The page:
This content originally appeared on
Jill A. Grimes, MD
Family Medicine
For the occasional sleepless night, go ahead and use a sleep medicine if you'd like, either prescription or over-the-counter.  But if you're taking a sedative every night and stimulants every morning, recognize the habits that are aggravating your chronic insomnia and make some healthy changes.
Here are a few ideas that might help you get to sleep at night:
  • Start your day with exercise. Even a quick 15 minutes of brisk walking will release adrenaline and help decrease your need for caffeine. Did you know exercising 30 minutes daily yields the same amount of mood enhancement as a low dose of an antidepressant? (Don't exercise just before bed, though, because that adrenaline release will keep you up!)
  • Create a bedtime routine. If you have children, you know how important this is, and it works for adults as well. Take a warm bath or shower, appeal to your senses with relaxing aromatic bath soaps or gels, and then go to bed. This means no stopping to unload the dishwasher, fold clothes, check e-mail, or watch television. If you want to read or watch TV, do it before your shower. Get in bed, close your eyes, and consider some form of relaxing breathing or meditation.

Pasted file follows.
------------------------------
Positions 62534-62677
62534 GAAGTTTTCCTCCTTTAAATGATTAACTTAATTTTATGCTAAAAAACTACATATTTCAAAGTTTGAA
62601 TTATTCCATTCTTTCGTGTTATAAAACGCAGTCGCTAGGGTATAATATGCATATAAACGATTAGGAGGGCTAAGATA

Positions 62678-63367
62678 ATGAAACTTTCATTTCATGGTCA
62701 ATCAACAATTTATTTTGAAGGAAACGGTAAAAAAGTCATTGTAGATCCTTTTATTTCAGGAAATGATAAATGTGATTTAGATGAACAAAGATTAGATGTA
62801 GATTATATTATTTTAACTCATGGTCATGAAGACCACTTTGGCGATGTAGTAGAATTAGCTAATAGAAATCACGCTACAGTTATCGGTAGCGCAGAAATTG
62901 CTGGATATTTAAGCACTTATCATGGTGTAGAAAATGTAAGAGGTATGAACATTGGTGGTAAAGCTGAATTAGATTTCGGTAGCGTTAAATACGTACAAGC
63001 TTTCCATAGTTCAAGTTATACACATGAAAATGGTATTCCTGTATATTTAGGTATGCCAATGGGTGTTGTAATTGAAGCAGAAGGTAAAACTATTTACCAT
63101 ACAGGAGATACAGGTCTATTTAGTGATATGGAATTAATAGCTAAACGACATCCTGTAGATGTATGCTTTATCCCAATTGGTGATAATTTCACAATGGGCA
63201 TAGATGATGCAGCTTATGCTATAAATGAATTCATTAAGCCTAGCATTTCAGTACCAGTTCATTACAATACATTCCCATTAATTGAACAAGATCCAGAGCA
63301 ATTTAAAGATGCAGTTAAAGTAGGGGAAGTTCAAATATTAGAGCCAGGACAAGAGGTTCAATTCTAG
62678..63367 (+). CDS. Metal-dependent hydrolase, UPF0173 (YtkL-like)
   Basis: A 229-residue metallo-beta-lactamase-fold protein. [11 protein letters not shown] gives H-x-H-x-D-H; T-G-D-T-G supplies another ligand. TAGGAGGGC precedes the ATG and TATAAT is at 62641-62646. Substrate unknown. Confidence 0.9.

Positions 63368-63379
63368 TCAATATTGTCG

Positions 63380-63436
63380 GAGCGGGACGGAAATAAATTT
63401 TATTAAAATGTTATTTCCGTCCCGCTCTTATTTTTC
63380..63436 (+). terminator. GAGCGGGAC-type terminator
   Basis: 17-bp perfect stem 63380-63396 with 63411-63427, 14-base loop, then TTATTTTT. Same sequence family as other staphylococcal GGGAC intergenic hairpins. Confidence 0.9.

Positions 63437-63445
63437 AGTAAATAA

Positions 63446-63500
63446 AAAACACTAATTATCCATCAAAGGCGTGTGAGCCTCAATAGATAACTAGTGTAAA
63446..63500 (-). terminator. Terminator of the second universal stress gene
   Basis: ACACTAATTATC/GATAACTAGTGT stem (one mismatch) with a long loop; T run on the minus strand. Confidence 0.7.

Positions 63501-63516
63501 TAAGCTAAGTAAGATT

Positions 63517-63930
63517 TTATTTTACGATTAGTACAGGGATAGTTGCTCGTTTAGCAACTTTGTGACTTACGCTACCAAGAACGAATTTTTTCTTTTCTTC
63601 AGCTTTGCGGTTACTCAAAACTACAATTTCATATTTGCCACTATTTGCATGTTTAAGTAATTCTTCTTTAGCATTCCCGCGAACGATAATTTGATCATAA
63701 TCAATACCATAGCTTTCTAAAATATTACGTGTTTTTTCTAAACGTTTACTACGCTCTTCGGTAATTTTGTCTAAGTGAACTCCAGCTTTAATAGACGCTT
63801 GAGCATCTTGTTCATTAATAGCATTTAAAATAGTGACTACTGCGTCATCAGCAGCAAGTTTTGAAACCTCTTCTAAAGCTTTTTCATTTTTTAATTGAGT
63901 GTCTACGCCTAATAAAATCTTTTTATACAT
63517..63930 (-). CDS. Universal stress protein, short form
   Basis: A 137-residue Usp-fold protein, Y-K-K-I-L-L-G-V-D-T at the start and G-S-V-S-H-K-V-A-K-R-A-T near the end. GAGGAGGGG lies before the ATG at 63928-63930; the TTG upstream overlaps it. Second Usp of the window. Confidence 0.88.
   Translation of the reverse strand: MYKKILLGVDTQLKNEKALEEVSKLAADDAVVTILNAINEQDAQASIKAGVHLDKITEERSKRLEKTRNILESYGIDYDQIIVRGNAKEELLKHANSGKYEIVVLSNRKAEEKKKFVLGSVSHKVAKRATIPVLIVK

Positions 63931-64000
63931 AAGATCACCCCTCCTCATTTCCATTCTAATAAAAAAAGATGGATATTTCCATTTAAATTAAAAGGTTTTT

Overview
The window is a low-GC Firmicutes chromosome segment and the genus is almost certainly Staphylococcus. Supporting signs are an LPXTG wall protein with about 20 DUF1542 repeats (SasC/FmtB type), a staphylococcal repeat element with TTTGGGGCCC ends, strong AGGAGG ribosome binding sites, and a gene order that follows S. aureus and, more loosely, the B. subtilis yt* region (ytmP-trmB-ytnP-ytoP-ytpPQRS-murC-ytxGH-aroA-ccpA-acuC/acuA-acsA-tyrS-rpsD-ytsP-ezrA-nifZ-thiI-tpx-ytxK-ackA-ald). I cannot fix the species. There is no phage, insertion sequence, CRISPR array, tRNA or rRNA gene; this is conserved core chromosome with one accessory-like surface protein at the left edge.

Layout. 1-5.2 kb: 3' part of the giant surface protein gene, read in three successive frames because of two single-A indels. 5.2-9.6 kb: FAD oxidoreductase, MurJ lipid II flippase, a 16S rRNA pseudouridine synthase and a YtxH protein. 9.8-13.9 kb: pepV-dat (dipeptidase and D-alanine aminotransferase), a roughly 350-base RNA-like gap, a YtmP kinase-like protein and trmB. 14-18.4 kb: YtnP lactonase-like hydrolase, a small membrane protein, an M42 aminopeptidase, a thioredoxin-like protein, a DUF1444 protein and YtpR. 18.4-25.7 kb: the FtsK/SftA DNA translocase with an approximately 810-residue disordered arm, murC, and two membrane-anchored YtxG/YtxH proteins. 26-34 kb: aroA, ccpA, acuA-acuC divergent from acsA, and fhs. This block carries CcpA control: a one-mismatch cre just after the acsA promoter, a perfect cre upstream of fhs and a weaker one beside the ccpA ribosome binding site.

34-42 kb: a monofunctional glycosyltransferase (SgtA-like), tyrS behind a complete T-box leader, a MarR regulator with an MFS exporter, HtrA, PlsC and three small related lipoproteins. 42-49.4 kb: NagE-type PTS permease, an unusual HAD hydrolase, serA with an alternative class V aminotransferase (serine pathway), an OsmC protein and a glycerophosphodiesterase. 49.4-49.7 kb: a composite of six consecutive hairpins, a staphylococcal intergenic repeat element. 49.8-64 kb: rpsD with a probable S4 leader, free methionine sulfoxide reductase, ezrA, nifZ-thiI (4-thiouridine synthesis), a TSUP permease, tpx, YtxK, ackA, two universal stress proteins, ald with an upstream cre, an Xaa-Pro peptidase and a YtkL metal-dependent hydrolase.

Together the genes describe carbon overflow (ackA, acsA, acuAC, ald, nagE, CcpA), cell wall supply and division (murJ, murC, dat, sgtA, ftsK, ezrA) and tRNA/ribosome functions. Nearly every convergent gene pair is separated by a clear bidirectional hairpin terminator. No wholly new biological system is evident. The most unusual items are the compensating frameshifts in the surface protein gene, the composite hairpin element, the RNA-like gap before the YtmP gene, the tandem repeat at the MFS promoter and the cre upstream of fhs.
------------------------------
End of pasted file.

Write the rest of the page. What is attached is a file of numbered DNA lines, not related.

• Cover your alarm clock. Check it three times before you cover it if you need to, but if it's covered, you'll break that habit of waking up at exactly 2:17 a.m. each night. Yes, you might still wake up, but if you're not seeing the clock, it's easier for your brain to go back to sleep because you're not gearing up all the emotions that come with seeing that dreaded early morning time.
  • Consider an underlying medical issue. Medical causes of chronic insomnia include  underlying issues such as sleep apnea, restless leg syndrome, thyroid disease, anemia, or depression. Make an appointment with your doctor to discuss it.

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Important: This content reflects information from various individuals and organizations and may offer alternative or opposing points of view. It should not be used for medical advice, diagnosis or treatment. As always, you should consult with your healthcare provider about your specific health needs.